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Saturday, May 10, 2008

Iron Man's Fictional Power Supply - If Only It Really Existed

By Alan Smithee

When I was watching the film, I wondered how the Iron Man suit was powered. It would take an incredible power supply to allow him to fly. At a very minimum I felt that it would have to at least be a 'jet-pack' type of system that we have all seen demonstrated. But it is reasonably bulky. Iron Man's power supply fits in his chest like a Jarvik artificial heart. It is called an arc reactor and the fictional energy mechanism sends the power through his arms and legs and provides thrust for flight. Yet I am still doubtful because thrust is usually provided by hot jet gases, which would require a storage tank.

If it is a nuclear power plant type of source, that could create steam, but you would still need a water supply. The arc reactor is described as generating 12 gigajoules, about 12 gigawatts or about 60 times greater than the power of a Nimitz class aircraft carrier. I suppose the arc reactor could instantaneously liquefy oxygen and nitrogen in the air and 'fire it' like a ram jet. If the small perpetual motion-like device can produce such high energy levels without consuming fuel or producing waste heat, then theoretically it could perform the conversion described above.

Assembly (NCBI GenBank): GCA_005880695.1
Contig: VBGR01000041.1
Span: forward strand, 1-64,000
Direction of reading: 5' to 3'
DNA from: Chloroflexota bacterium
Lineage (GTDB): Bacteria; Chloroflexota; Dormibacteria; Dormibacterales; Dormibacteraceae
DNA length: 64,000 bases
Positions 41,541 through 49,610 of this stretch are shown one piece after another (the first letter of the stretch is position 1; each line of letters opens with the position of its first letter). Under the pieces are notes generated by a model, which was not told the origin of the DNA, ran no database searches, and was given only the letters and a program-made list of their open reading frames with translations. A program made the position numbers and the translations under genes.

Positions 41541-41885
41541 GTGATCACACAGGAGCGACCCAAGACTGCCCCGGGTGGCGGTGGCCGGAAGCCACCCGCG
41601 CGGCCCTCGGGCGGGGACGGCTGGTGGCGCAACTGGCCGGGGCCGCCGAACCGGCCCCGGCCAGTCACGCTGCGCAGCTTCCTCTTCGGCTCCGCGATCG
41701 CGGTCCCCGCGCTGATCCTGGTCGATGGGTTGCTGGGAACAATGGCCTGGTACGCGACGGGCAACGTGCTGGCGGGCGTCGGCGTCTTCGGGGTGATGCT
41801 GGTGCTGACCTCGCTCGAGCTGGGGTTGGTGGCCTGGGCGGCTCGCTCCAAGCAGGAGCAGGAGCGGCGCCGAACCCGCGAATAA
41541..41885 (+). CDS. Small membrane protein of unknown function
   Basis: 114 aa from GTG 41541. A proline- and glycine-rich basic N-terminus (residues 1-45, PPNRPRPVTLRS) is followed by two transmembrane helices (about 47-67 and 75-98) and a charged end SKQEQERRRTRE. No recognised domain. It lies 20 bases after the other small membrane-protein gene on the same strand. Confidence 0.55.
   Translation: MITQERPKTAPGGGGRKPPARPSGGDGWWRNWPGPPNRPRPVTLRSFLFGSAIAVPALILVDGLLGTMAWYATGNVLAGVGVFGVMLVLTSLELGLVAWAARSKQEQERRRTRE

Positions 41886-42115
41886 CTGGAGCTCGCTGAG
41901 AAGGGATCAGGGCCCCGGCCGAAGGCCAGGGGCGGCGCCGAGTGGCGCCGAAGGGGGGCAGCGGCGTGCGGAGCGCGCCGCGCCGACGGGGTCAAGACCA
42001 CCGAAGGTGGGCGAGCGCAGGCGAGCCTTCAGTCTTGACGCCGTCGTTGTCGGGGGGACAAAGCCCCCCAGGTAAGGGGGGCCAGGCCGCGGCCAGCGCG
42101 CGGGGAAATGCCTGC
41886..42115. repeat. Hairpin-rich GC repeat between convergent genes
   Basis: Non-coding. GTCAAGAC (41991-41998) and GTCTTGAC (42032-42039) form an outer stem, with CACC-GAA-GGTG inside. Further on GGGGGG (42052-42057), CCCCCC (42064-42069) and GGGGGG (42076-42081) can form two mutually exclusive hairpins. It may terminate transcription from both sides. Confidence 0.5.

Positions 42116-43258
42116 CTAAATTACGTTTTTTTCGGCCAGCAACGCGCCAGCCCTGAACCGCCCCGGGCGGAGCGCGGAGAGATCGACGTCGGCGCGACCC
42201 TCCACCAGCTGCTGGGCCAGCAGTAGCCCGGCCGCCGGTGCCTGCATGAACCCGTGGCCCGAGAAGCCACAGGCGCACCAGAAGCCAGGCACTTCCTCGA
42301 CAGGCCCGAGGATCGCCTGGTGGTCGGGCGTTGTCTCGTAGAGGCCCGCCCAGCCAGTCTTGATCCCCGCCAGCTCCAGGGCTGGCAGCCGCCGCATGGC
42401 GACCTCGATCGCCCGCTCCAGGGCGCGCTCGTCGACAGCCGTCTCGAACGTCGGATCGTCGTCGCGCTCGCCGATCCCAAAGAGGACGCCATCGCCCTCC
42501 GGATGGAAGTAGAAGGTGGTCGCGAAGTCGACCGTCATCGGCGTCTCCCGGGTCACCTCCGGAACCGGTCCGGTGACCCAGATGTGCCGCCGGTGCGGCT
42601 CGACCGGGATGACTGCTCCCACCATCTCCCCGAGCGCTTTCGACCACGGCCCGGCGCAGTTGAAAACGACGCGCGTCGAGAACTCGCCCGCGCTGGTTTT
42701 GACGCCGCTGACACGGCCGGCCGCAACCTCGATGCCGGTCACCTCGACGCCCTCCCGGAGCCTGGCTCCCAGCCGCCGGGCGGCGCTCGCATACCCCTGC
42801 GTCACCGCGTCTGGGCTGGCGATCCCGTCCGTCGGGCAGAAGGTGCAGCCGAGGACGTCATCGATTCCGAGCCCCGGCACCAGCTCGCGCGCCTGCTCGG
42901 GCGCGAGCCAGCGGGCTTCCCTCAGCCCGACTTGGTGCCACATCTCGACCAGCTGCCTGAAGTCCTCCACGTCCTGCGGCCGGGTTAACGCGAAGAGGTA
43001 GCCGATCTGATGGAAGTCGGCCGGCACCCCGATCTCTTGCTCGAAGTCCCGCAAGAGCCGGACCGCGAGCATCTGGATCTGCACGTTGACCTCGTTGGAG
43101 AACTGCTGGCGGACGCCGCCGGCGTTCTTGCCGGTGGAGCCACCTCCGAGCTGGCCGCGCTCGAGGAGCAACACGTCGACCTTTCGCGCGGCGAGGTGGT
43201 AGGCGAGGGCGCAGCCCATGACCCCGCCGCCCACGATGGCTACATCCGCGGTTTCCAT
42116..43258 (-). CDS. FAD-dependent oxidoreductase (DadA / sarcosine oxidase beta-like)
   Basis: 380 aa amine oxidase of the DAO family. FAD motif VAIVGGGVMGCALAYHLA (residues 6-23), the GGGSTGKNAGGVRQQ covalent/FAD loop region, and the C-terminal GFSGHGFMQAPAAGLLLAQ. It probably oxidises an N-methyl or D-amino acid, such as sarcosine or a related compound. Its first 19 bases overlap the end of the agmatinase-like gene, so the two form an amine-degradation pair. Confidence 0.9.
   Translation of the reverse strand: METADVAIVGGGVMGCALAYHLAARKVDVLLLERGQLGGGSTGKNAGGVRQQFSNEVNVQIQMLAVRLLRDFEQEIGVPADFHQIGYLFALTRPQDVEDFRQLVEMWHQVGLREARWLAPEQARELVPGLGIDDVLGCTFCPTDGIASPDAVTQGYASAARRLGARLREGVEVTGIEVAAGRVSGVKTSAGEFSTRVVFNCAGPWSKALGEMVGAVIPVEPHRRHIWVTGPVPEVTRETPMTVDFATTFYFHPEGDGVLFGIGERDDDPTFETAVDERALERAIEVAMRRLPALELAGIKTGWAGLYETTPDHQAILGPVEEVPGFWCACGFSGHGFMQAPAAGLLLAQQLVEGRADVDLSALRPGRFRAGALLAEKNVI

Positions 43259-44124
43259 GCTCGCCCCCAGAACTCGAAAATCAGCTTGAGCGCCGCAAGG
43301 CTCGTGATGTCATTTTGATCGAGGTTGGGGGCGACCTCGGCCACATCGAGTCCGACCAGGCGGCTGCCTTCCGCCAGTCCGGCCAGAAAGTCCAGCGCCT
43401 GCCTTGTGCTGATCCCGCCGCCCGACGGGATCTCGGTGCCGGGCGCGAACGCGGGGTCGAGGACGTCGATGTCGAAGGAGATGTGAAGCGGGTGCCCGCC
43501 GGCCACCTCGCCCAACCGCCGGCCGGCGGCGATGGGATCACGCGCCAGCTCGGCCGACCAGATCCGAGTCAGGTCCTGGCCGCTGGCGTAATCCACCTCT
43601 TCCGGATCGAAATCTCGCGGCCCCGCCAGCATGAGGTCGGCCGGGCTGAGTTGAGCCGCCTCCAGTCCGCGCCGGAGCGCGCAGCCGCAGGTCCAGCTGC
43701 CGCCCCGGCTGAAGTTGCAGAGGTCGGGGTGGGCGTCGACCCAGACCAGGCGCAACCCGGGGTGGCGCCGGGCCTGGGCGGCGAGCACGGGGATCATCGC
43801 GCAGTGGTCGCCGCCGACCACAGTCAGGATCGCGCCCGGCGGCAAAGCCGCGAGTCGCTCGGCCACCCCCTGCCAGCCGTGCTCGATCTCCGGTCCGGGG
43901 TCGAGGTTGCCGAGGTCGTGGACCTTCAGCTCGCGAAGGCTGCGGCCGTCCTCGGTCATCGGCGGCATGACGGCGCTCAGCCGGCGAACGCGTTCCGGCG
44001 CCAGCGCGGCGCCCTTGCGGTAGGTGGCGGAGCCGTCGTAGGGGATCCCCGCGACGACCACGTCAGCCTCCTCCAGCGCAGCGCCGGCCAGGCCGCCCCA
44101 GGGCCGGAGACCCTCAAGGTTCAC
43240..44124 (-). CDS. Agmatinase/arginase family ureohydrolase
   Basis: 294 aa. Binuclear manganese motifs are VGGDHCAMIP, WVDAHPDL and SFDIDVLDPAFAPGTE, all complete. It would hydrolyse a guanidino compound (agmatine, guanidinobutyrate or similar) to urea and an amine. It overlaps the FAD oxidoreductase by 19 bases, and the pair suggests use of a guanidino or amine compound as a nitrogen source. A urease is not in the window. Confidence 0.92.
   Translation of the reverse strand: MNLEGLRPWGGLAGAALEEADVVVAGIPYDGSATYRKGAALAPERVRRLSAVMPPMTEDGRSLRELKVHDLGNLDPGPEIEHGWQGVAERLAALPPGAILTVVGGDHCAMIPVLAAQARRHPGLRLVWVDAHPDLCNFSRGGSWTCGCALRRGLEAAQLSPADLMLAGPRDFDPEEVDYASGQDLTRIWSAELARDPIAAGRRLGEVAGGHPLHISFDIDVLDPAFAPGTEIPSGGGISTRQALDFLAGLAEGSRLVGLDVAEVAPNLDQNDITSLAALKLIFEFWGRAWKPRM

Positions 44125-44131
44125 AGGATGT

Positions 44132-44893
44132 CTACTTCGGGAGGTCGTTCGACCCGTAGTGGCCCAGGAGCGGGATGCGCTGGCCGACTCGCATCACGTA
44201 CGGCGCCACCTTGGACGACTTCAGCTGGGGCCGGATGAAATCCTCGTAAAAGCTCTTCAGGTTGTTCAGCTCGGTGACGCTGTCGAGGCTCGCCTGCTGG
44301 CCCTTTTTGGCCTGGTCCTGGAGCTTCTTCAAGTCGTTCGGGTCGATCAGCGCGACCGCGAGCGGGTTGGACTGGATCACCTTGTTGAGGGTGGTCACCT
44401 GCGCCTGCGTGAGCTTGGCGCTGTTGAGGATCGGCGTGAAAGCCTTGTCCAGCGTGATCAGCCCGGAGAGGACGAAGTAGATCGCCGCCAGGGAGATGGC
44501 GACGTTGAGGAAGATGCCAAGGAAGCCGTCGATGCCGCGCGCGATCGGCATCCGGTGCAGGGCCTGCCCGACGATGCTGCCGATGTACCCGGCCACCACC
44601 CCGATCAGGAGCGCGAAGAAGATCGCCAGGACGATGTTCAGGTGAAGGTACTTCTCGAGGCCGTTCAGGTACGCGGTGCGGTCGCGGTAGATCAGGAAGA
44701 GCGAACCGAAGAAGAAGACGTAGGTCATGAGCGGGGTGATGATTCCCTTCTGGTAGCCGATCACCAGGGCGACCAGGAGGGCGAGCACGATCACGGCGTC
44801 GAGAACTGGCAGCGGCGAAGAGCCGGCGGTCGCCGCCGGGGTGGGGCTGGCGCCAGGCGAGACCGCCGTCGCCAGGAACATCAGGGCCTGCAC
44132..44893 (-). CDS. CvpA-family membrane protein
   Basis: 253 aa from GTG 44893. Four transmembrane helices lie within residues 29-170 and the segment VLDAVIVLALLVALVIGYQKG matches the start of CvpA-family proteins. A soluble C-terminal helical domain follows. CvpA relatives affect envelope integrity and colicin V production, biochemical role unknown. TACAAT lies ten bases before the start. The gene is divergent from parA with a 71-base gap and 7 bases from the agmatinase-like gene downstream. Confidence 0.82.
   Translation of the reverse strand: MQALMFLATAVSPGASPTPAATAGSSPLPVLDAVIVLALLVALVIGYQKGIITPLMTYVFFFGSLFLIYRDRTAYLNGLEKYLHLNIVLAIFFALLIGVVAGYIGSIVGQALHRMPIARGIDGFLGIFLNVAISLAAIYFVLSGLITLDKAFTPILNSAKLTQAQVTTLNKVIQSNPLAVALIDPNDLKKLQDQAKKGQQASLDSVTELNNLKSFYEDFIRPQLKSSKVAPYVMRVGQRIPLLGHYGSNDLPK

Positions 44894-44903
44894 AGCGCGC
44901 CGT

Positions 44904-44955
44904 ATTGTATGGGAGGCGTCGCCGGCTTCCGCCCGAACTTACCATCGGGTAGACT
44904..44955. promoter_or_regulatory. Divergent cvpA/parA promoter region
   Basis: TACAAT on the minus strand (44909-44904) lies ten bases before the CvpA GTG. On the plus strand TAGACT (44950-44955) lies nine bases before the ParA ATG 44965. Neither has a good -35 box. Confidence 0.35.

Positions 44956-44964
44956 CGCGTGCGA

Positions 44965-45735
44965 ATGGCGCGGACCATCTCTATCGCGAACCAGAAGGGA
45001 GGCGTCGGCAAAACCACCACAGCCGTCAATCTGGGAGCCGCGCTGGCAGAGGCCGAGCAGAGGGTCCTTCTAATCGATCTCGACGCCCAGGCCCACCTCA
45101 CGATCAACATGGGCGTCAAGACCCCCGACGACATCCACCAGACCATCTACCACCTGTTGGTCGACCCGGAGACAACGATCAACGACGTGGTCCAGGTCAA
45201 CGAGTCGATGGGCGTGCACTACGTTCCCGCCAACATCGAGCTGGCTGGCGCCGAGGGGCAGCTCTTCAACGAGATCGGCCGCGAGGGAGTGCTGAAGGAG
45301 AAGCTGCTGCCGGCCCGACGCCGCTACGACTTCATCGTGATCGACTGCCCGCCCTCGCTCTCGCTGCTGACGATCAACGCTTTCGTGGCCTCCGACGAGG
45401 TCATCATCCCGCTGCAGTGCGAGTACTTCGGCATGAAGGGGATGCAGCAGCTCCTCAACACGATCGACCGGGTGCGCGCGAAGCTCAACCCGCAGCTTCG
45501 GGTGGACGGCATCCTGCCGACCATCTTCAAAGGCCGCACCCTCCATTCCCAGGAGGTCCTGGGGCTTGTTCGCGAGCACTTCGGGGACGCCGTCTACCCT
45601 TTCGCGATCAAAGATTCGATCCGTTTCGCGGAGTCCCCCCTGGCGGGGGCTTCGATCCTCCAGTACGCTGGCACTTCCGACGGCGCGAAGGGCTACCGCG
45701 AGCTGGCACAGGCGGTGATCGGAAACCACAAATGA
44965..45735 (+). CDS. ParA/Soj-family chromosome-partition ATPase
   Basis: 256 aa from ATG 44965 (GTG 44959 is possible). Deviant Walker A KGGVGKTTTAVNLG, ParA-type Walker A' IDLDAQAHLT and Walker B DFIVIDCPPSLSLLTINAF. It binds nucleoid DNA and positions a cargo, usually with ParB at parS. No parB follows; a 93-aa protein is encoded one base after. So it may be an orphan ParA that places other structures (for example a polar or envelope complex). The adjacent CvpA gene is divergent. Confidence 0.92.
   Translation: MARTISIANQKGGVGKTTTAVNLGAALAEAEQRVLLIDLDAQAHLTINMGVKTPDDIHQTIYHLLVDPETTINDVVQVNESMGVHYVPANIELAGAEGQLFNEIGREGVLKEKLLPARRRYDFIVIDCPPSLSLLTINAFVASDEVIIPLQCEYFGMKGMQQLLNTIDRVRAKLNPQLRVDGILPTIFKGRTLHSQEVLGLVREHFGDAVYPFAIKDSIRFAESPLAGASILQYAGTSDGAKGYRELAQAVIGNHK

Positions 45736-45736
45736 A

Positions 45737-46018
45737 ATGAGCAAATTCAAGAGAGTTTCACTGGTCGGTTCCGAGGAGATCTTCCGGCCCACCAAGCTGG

The fuel or part of the mechanism, (I believe it was called palladium), can be depleted because Iron Man ran low on power in the climactic fight. I guess this solves the perpetual motion machine conundrum because such a device is not possible. Moreover, theoretically, if it is that metal then maybe the arc reactor would pull hydrogen from water vapor in the air because palladium at room temperature and atmospheric pressure can absorb up to 900 times its own volume of hydrogen. There could also be a liquid hydrogen/nitrogen mix to combust with the liquid oxygen.
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